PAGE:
Sideclick & Piggyback – Amazon Fire TV, Roku and Apple TV Remote Add-Ons

A lot of people are cutting the cord today, and getting rid of their cable-TV boxes or satellite-TV boxes in favor of a streaming TV box or stick. And whether you have canceled your cable contract or satellite-TV contract, or you’re using one of these streaming devices as an additional source of content, you need to take a look at these remotes.

I's Why's

  • ​No need to have 2 remotes for television and Fire TV(/streaming media service)
  • Sideclick attaches to the side of a Fire TV remote; Piggyback replaces the back
  • Sideclick can be used with Amazon Fire TV, Roku, Apple TV, and Nexus
  • Piggyback is only for Fire TV, but is less bulky than Sideclick

Here is how my family came to start using these: In 2015, my son decided that he wanted to be able to watch TV in his bedroom. Now, the funny thing is, we’ve had a TV in his bedroom for years; it’s just never been turned on. So when we went to turn it on, something was going on with the satellite box, and we couldn’t get it to change channels.

sideclick & piggyback

It just so happens that we had just replaced one of our Amazon Fire TV sticks with an Amazon Fire TV box. I grabbed the stick, plugged it into my son’s TV and viola– he had full access to the Amazon Fire TV universe, as well as full access to our Plex server. The problem was, he would use one remote to turn the TV on and change the volume, and he would use the Amazon Fire TV remote to do all the other functions.

This didn’t make a lot of sense, so I got him a Sideclick universal remote attachment to the Amazon Fire TV. This is a nifty little remote that attaches to the side of the Amazon Fire TV remote. So basically, it’s a smart remote. It has programmable buttons: power/plus/minus/up/down, as well as an additional button, and you can program these to whatever suits your needs.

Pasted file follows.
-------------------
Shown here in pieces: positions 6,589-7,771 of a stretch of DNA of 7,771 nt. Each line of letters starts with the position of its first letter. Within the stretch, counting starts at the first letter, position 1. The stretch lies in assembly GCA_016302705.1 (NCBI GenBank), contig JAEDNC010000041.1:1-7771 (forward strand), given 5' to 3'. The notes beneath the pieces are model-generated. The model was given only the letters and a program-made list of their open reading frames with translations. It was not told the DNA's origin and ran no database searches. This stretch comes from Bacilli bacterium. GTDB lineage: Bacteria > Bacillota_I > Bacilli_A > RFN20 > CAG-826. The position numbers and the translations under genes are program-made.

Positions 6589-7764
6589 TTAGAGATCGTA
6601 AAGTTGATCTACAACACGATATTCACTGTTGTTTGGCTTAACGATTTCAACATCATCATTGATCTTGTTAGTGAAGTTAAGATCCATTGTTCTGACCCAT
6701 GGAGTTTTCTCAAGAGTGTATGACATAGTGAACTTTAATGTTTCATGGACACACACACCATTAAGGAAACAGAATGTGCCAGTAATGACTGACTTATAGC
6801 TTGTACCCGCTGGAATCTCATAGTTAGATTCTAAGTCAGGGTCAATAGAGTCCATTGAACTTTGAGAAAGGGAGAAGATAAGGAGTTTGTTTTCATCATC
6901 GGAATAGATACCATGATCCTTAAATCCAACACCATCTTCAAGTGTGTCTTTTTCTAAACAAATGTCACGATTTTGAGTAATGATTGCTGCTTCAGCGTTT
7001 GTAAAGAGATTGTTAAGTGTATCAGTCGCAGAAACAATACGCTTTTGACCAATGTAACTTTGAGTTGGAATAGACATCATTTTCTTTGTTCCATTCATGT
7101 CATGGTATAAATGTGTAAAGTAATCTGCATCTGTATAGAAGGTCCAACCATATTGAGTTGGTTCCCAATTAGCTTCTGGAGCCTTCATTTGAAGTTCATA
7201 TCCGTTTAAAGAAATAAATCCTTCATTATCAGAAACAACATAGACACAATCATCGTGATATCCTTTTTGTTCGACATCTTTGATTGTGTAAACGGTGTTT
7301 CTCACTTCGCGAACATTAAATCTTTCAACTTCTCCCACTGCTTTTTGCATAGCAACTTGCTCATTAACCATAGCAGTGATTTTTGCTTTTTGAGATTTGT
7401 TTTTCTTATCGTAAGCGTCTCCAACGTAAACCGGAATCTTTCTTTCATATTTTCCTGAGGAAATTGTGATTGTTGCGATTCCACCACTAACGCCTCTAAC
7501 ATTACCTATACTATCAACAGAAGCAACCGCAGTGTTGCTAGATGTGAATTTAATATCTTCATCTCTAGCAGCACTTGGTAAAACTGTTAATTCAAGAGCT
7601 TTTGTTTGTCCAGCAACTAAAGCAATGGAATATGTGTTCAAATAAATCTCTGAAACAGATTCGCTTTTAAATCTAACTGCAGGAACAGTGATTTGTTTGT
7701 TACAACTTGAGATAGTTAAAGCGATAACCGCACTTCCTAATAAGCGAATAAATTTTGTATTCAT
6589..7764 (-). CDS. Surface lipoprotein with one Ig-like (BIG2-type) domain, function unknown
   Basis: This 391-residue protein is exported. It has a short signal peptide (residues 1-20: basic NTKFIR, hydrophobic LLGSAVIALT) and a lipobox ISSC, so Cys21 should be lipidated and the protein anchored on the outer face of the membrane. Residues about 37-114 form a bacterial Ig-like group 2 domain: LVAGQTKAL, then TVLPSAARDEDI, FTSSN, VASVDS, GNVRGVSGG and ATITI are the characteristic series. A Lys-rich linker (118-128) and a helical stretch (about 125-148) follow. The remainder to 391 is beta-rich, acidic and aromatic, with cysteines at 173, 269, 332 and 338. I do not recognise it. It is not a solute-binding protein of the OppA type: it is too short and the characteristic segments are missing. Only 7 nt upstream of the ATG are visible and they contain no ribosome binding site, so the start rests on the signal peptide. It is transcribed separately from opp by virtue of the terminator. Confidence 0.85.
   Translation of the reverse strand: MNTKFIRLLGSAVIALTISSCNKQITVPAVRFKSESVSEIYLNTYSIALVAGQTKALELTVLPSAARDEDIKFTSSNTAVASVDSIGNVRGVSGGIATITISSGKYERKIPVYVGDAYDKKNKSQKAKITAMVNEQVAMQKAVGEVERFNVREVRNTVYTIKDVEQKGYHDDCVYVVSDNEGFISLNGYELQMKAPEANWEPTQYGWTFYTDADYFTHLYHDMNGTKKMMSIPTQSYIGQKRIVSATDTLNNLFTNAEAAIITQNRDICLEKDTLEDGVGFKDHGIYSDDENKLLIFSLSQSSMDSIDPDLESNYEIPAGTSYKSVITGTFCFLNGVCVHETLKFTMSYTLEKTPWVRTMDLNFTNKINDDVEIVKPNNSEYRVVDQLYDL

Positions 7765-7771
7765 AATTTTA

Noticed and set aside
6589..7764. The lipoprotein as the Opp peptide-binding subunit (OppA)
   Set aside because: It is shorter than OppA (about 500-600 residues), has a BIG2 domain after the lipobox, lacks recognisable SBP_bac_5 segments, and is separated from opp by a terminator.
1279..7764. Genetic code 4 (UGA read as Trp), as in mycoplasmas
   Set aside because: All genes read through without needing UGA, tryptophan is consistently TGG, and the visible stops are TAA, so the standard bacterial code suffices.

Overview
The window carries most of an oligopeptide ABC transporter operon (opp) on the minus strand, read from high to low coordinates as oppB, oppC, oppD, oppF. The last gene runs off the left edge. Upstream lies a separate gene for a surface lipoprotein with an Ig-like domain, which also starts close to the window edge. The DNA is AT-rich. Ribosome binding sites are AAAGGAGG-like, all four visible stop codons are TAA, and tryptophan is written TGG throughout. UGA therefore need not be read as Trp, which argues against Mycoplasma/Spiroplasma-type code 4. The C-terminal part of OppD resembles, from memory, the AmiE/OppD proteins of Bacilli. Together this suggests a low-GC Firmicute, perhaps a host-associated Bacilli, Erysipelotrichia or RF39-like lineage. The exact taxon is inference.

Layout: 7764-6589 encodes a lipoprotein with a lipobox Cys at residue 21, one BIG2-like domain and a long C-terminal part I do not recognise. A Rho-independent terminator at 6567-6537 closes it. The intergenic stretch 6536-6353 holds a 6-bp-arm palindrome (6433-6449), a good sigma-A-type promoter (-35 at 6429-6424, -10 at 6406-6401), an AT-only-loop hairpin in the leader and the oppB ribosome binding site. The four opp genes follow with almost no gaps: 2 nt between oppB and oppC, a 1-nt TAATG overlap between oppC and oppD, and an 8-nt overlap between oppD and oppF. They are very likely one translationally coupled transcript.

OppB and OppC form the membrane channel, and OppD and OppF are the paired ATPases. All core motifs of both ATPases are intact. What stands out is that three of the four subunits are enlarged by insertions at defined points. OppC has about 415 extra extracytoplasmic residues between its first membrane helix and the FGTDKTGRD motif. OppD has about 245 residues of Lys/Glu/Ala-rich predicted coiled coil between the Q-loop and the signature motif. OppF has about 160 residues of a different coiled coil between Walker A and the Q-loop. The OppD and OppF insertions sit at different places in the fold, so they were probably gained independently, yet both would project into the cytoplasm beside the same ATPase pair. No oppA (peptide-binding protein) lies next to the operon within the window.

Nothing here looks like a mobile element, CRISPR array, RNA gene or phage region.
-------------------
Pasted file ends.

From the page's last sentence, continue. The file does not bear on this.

So now, when my son wants to watch TV in his room, he picks up his Amazon Fire TV remote with the Sideclick attached. He uses the power button on the Sideclick to turn the TV on, uses the plus/minus on the Sideclick to adjust the volume, and for everything else uses the Amazon Fire TV remote. Sideclick is a pretty bright company, and they’ve made these add-on remotes for the Roku, Apple TV Gen4, Apple TV Gen3 and the Nexus media player, in addition to the Amazon Fire TV.

I’ve also found something called the Piggyback by Mission Cables, which is similar in function to the Sideclick, but they accomplish the same thing in a little different way. Instead of attaching to the side of the Amazon Fire TV remote, this replaces the back of the Amazon Fire TV remote.

While it doesn’t offer as many programmable buttons, it’s perfect for what we need. The Piggyback has buttons you can program for power, input, volume up, volume down and mute. There is one other button for learning. We programmed the Piggyback remote with power, volume up and volume down, to change the input on the TV. The beautiful thing about the Piggyback is that it’s currently half the price of the Sideclick, but it’s only available for the Amazon Fire TV voice remote.

I personally like using the Piggyback remote better than the Sideclick. It doesn’t really change the feel factor of the remote in your hand. The Sideclick makes it wider and a little trickier to use one-handed. That said, the Sideclick feels like a better-built product, and again, it fits a larger range of products.

There are some rooms in our house where we do more streaming than anything else, and these units come in handy in those rooms. If you are using any of the streaming sticks mentioned in this review, I think you’ll find that this is a really good investment.

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